When We FallWhen We Fall 

Peter Giglio 

DarkFuse 

ISBN 978-1940544311 

April, 2014; Ltd. HC $37.50, eBook $3.99 

Reviewed by Josh Black

When We Fall is a coming of age novella, more contemporary fiction than horror, but relevant to genre fans. Set in a small Midwestern town one summer in the mid-’80s, it follows 13-year-old amateur filmmaker Ben Brendel as he struggles in different ways with the deaths of his best friend and a boy that he hated. Ben spends much of the summer with Aubrey Rose, his schoolmate, friend and crush. They work on a movie together until something impossible shows up in the developed film and sheds new light on old wounds, turning everything on its head.

Giglio does an admirable job of writing believable, three-dimensional characters, particularly given the book’s brief length. Naturally Ben is the most developed, and he makes a great protagonist. He thinks and speaks in a way that belies his years, but it’s because of his precociousness as opposed to any sort of oversight in the writing, and never seems false. A social outcast, Ben is strong in character nonetheless, which becomes very clear in the later parts of the story.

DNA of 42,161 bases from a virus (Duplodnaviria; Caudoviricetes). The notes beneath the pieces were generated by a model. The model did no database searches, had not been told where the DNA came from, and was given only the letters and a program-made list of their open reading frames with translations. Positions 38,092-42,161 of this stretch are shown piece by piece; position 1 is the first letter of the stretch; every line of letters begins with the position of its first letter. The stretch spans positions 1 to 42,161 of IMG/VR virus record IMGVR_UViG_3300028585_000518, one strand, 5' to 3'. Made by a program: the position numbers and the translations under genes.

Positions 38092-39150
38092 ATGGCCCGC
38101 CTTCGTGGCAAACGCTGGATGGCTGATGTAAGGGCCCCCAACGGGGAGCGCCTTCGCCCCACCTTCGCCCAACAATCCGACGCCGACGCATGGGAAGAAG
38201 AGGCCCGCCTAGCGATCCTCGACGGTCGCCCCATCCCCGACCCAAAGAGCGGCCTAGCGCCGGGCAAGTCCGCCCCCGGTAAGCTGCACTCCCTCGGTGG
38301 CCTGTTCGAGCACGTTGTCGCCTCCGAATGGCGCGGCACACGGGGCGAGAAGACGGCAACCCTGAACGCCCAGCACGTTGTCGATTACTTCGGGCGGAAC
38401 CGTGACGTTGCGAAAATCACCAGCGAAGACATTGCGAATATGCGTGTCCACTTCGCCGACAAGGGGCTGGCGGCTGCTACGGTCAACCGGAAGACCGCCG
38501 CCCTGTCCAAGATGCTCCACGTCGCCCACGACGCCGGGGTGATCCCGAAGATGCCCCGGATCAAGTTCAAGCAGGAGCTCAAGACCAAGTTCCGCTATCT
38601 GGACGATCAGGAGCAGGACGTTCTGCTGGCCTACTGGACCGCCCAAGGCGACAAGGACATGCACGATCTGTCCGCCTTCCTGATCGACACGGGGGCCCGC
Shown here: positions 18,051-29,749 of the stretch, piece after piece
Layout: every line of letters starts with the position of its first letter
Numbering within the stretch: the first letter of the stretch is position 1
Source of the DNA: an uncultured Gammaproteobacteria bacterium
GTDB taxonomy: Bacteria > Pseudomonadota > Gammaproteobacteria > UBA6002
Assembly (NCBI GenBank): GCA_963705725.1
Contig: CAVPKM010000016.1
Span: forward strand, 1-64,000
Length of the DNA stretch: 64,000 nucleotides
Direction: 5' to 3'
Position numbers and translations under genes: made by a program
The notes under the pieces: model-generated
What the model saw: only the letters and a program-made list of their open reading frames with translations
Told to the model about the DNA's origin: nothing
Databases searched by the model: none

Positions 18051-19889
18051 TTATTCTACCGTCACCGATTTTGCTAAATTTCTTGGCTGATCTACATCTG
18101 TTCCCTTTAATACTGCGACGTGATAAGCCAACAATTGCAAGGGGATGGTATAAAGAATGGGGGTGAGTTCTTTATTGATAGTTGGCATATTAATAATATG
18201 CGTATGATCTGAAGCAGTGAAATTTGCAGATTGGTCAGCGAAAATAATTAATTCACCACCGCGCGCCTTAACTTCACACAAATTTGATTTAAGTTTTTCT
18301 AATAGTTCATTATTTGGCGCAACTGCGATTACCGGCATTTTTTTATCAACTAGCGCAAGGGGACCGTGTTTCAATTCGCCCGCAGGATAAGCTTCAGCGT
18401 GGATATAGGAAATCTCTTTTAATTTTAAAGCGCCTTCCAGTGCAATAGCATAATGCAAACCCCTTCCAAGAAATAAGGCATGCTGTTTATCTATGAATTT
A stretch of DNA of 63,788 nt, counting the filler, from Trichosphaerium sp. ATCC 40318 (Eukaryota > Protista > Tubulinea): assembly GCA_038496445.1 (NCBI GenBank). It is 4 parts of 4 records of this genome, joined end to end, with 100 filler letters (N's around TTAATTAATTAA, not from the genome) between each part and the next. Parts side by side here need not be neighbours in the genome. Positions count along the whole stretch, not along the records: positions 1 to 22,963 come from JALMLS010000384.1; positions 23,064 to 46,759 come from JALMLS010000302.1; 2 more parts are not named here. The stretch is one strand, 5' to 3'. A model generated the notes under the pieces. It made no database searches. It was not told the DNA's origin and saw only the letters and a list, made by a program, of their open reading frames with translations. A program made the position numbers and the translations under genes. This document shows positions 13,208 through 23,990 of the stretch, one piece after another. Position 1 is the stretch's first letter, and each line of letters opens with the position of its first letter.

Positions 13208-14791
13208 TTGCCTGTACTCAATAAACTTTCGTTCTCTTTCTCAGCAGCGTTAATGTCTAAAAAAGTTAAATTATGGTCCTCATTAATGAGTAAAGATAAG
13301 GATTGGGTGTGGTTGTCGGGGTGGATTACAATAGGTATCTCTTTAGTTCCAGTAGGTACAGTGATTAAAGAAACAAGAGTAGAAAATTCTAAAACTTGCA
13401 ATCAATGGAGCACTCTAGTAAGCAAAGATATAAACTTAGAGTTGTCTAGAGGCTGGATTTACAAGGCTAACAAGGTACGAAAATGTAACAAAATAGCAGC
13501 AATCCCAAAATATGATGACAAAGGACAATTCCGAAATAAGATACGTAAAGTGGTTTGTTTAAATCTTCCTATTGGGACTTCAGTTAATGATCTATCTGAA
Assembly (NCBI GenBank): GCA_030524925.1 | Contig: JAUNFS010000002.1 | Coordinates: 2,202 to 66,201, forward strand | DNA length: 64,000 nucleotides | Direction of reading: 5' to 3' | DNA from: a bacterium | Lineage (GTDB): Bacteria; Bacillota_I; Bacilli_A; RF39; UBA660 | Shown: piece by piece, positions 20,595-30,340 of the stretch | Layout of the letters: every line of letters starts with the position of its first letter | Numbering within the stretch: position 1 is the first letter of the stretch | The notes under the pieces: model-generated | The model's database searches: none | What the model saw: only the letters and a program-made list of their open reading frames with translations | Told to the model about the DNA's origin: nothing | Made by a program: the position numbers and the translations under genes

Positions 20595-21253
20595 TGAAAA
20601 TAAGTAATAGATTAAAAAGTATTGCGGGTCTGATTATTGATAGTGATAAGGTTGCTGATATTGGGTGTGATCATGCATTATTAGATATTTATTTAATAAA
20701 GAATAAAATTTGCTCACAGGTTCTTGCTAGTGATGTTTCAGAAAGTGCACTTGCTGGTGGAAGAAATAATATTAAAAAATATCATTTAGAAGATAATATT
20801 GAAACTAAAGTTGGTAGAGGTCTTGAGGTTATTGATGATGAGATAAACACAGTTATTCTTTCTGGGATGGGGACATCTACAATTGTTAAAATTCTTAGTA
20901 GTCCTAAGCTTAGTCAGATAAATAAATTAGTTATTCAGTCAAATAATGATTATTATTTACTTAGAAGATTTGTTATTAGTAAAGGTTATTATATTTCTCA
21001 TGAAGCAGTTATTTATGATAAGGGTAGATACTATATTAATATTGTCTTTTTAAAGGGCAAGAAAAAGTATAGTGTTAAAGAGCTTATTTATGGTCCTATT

Death looms throughout, and given the grief that Ben is going through, the tone of When We Fall is steeped in pathos. It’s a subdued work, at times poetic in its imagery and evocation of feeling. There are scenes where the tension is high, but it’s all drawn from the helplessness and fear particular to childhood. Heated conversations between adults, confrontations with bullies that have the potential to turn ugly at any moment, these are the kinds of things that set the heart beating faster here. The ups and downs of life are dealt with honestly, with considerable skill, and without any manipulative trickery.

This is the kind of book for which it’s difficult to go into the plot without giving too much away. It’s a powerful read, though, and a unique and effective foray into the well-trodden coming of age genre. The darkness around the edges only adds to its impact. Recommended for readers of dark fiction in the broadest sense of the term.

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